"A Good Future for Deaf Children": A Five-Year Sign Language Intervention Project

Article excerpt

Deaf preschoolers and hearing family members learned sign language in a 5-year intervention project. Once weekly, each child met with a teacher who was deaf. Parents, siblings, and other relatives met about once monthly to study sign language, and all families in the project signed together about twice yearly. The present study addressed four questions asked of parents about the project: (a) How did the children learn to sign? (b) Did both the parents and the children benefit from the project? (c) What was the position of sign language in the family? (d) Did the project have some impact on the family's social network? The families indicated satisfaction with the project; they learned to sign and their social networks expanded. Parents favored bilingual education: Sign language was the main language but learning Finnish was also important. Learning sign language was not easy, especially for the fathers. The families that were most actively involved in the lessons learned the most.

Deaf people may be seen as a cultural and linguistic minority rather than as people with a pathological medical condition (Reagan, 1990; Sacks, 1990). They in fact "distance themselves from impairment and disability" (Corker, 1998, p. 9). Are deaf children "at risk," and do they and their families require early intervention as seen in this framework? The intervention provided to the Deaf has primarily been linguistic intervention in which the aim is not to cure a disability but to avert additional disabilities by providing support when the child is at a young enough age. (Shonkoff & Meisels, 1990; Upshur, 1990).

Bernstein and Morrison (1992) studied intervention programs for deaf infants and preschool children. The amount of sign language in the 134 programs they considered seemed extensive at first glance; 89% offered sign language instruction in schoolbased programs, and 79% in home-based programs. However, it was mainly Manual Codes on English, not sign language, that was taught. Instruction in American Sign Language (ASL) was offered in only about 25% of school-based programs and about 11% of home-based programs.

When such programs are available, families can still experience a lag of about 11 months between diagnosis and intervention (Meadow-Orlans, Mertens, Sass-- Lehrer, & Scott-Olson, 1997). Often, a longitudinal evaluation of these programs has not been conducted (Moores, 1996).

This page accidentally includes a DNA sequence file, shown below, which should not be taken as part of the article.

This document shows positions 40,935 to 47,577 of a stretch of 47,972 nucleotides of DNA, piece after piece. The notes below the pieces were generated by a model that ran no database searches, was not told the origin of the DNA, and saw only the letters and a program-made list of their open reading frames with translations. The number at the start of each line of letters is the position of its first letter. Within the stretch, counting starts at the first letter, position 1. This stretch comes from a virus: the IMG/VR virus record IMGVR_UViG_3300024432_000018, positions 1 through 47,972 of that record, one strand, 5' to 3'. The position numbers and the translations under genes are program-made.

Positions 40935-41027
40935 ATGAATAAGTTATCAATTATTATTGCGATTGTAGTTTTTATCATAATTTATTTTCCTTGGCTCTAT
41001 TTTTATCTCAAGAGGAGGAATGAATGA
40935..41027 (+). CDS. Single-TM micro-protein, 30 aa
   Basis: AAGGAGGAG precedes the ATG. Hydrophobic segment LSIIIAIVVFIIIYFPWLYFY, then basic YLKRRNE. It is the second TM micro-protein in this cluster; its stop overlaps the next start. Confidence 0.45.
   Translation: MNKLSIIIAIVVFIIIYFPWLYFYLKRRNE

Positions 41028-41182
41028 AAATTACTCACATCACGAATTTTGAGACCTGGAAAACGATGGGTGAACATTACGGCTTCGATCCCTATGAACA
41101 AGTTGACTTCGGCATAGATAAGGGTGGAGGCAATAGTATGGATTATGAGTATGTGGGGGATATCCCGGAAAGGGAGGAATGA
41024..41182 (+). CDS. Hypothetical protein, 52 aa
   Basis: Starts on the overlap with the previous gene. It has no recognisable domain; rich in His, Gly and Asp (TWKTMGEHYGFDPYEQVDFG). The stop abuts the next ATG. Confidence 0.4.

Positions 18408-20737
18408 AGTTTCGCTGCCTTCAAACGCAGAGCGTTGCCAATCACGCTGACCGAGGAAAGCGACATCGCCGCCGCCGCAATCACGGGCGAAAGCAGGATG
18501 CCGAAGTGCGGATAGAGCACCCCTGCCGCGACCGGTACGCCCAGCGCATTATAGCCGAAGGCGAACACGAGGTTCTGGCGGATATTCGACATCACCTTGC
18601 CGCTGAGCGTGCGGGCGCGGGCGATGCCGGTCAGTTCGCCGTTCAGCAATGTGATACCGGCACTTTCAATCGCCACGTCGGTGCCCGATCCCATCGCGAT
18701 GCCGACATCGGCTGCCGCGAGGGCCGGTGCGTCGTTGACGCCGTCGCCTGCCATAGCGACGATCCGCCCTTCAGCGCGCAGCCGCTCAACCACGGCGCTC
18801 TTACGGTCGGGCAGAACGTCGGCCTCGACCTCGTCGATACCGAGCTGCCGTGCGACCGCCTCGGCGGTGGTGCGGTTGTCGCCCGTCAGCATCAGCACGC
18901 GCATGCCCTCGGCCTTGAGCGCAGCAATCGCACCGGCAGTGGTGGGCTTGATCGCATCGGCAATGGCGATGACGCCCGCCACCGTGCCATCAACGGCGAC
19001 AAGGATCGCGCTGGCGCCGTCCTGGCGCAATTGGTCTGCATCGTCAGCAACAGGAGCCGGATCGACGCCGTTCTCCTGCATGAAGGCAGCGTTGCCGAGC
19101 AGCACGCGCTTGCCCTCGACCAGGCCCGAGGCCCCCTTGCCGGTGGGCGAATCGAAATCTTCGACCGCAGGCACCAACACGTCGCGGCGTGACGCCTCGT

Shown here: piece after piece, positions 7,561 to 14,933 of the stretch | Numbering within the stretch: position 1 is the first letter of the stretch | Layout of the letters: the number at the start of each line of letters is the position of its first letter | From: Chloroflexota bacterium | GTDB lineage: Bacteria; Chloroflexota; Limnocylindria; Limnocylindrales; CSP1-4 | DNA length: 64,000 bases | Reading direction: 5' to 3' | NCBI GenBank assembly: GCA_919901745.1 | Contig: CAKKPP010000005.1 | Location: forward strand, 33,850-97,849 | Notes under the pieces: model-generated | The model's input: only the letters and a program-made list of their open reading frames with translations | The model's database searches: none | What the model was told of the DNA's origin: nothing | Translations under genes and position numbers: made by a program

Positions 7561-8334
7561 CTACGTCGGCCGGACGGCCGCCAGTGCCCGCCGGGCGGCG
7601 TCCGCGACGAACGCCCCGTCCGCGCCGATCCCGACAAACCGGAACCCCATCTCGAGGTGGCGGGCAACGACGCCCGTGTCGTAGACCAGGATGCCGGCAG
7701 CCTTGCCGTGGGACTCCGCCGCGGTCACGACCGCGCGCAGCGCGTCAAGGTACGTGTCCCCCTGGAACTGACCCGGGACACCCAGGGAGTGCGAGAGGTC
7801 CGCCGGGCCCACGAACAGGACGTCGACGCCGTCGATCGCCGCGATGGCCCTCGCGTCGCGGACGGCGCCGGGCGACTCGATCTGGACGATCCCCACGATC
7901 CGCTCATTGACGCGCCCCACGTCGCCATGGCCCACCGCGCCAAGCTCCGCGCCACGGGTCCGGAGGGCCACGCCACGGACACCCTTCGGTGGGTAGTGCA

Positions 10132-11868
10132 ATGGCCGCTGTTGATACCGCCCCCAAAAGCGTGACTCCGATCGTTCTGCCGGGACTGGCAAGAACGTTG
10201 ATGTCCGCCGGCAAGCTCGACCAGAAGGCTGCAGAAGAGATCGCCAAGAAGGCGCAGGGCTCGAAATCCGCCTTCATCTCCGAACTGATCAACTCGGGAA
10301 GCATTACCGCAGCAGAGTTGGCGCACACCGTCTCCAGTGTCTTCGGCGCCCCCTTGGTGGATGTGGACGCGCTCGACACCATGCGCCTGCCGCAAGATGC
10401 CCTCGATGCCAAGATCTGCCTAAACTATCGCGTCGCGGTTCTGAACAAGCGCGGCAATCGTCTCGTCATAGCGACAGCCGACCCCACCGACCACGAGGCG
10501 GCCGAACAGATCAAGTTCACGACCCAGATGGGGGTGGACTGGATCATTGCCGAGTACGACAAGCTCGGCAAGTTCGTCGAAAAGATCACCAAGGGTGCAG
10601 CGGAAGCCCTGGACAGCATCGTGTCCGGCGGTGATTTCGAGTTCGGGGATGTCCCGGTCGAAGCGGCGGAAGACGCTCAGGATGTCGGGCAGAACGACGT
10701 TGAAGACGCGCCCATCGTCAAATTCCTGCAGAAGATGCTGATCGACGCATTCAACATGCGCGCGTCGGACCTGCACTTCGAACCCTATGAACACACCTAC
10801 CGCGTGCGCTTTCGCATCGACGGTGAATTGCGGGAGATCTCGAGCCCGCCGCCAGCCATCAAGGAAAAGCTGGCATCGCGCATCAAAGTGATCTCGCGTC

Although sign language intervention programs would be welcomed, few such programs are available. A program called "Family Resource" is now being conducted in Stockholm, Sweden. There, the parents of deaf children are taught sign language for 2 hours once a week in the evenings; however, the children are not included.

In the present article, we describe a project that concentrates on both Finnish Sign Language and the cultural aspects of being deaf. We describe the project primarily from the perspective of the parents involved.

The Intervention Project

"A Good Future for Deaf Children" was a 5-year educational project in which preschool-aged deaf or severely hard of hearing children and their hearing family members received intensive sign language education. The deaf children accepted into the project had no other significant handicaps. The project was organized by the Service Foundation for the Deaf and funded by the Finnish Slot Machine Association. The main assumptions underlying the project were those proposed by the Bonaventura Association (1991), that

deaf children are children. The language of deaf children is sign language. Deaf children are not ill. Deaf children will become deaf adults. Deaf children need deaf and hearing people around them. The parents of deaf children need each other. Having a deaf child in the family affects the entire family. (p. 4)

Initiated in 1995, the project involed 61 families and 66 children. Twenty new families with 21 deaf children joined the project in 1996. …